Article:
pinMode(PIN_LED, OUTPUT);

    digitalWrite(PIN_LED, HIGH);

    PowerDevice.setFeature(HID_PD_PRESENTSTATUS, &iPresentStatus, sizeof(iPresentStatus));

    PowerDevice.setFeature(HID_PD_RUNTIMETOEMPTY, &iRunTimeToEmpty, sizeof(iRunTimeToEmpty));
    PowerDevice.setFeature(HID_PD_AVERAGETIME2FULL, &iAvgTimeToFull, sizeof(iAvgTimeToFull));
    PowerDevice.setFeature(HID_PD_AVERAGETIME2EMPTY, &iAvgTimeToEmpty, sizeof(iAvgTimeToEmpty));
    PowerDevice.setFeature(HID_PD_REMAINTIMELIMIT, &iRemainTimeLimit, sizeof(iRemainTimeLimit));
    PowerDevice.setFeature(HID_PD_DELAYBE4REBOOT, &iDelayBeforeReboot, sizeof(iDelayBeforeReboot));
    PowerDevice.setFeature(HID_PD_DELAYBE4SHUTDOWN, &iDelayBeforeShutDown, sizeof(iDelayBeforeShutDown));

    PowerDevice.setFeature(HID_PD_RECHARGEABLE, &bRechargable, sizeof(bRechargable));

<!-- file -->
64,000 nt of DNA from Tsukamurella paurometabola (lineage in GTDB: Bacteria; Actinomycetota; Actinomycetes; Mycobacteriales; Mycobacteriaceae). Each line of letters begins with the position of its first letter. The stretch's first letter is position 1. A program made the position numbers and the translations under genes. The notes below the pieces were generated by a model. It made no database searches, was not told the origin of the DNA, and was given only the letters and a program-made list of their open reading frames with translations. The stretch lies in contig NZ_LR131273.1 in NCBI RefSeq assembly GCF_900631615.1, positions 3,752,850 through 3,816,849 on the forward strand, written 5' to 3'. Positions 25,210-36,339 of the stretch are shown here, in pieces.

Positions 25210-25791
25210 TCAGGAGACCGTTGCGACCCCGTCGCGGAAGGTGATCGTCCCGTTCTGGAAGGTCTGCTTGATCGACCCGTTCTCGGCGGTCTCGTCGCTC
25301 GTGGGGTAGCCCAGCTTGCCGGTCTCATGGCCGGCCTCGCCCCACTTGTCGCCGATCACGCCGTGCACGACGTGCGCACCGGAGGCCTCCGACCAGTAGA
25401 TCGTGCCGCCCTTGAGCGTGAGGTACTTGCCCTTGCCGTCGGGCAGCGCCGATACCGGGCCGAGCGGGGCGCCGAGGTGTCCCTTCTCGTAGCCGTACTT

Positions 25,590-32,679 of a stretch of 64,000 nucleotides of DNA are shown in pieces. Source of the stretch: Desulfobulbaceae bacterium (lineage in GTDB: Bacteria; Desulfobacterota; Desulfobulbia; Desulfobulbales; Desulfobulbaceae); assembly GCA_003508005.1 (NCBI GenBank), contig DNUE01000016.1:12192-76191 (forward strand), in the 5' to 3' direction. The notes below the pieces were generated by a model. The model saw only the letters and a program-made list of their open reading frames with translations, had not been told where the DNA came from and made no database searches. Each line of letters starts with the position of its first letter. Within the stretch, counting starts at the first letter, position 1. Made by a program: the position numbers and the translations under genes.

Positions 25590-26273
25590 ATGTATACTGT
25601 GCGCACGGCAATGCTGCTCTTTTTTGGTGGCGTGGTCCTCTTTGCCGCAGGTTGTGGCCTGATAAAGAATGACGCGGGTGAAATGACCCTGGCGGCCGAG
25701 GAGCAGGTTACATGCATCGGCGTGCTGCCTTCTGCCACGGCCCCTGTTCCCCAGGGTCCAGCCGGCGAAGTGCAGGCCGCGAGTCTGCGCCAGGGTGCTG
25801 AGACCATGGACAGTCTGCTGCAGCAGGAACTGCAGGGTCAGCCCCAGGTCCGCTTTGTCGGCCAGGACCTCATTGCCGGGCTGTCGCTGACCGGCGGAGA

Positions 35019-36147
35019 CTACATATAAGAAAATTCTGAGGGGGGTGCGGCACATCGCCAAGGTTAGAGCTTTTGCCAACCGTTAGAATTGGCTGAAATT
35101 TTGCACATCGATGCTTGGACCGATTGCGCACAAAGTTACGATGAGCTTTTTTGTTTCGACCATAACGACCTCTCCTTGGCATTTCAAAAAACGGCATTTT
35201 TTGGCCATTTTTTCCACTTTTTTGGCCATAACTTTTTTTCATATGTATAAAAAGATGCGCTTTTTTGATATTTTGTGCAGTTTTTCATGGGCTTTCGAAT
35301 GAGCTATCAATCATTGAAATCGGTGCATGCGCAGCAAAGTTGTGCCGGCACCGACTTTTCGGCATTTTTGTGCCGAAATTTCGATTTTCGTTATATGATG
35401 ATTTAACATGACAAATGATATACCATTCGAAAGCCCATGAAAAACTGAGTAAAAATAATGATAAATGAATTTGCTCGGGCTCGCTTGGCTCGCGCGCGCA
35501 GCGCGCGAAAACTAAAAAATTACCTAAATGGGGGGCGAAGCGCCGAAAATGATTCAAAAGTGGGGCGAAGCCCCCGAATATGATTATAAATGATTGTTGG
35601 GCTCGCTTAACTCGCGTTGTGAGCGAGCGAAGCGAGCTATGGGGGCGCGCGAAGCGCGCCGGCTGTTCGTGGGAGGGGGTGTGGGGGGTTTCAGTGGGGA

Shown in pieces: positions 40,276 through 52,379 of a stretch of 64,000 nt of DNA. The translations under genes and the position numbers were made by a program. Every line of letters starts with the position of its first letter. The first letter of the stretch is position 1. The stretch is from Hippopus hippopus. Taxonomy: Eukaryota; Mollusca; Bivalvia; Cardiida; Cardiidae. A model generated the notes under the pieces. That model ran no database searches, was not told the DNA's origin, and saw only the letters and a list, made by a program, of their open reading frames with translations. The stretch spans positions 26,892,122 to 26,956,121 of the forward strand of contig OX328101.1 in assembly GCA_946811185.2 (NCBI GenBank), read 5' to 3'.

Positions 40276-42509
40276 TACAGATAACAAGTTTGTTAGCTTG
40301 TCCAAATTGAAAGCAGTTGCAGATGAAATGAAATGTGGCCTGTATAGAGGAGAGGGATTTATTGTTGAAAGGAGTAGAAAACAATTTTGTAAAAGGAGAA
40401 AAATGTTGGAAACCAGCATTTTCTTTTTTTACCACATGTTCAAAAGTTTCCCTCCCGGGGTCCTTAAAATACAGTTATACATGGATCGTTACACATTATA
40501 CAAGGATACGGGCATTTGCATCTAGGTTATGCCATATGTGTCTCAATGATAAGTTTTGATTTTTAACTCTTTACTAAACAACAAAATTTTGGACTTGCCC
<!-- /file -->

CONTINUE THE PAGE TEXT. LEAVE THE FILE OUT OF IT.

PowerDevice.setFeature(HID_PD_CAPACITYMODE, &bCapacityMode, sizeof(bCapacityMode));
    PowerDevice.setFeature(HID_PD_CONFIGVOLTAGE, &iConfigVoltage, sizeof(iConfigVoltage));
    PowerDevice.setFeature(HID_PD_VOLTAGE, &iVoltage, sizeof(iVoltage));

    PowerDevice.setStringFeature(HID_PD_IDEVICECHEMISTRY, &bDeviceChemistry, STRING_DEVICECHEMISTRY);
    PowerDevice.setStringFeature(HID_PD_IOEMINFORMATION, &bOEMVendor, STRING_OEMVENDOR);

    PowerDevice.setFeature(HID_PD_AUDIBLEALARMCTRL, &iAudibleAlarmCtrl, sizeof(iAudibleAlarmCtrl));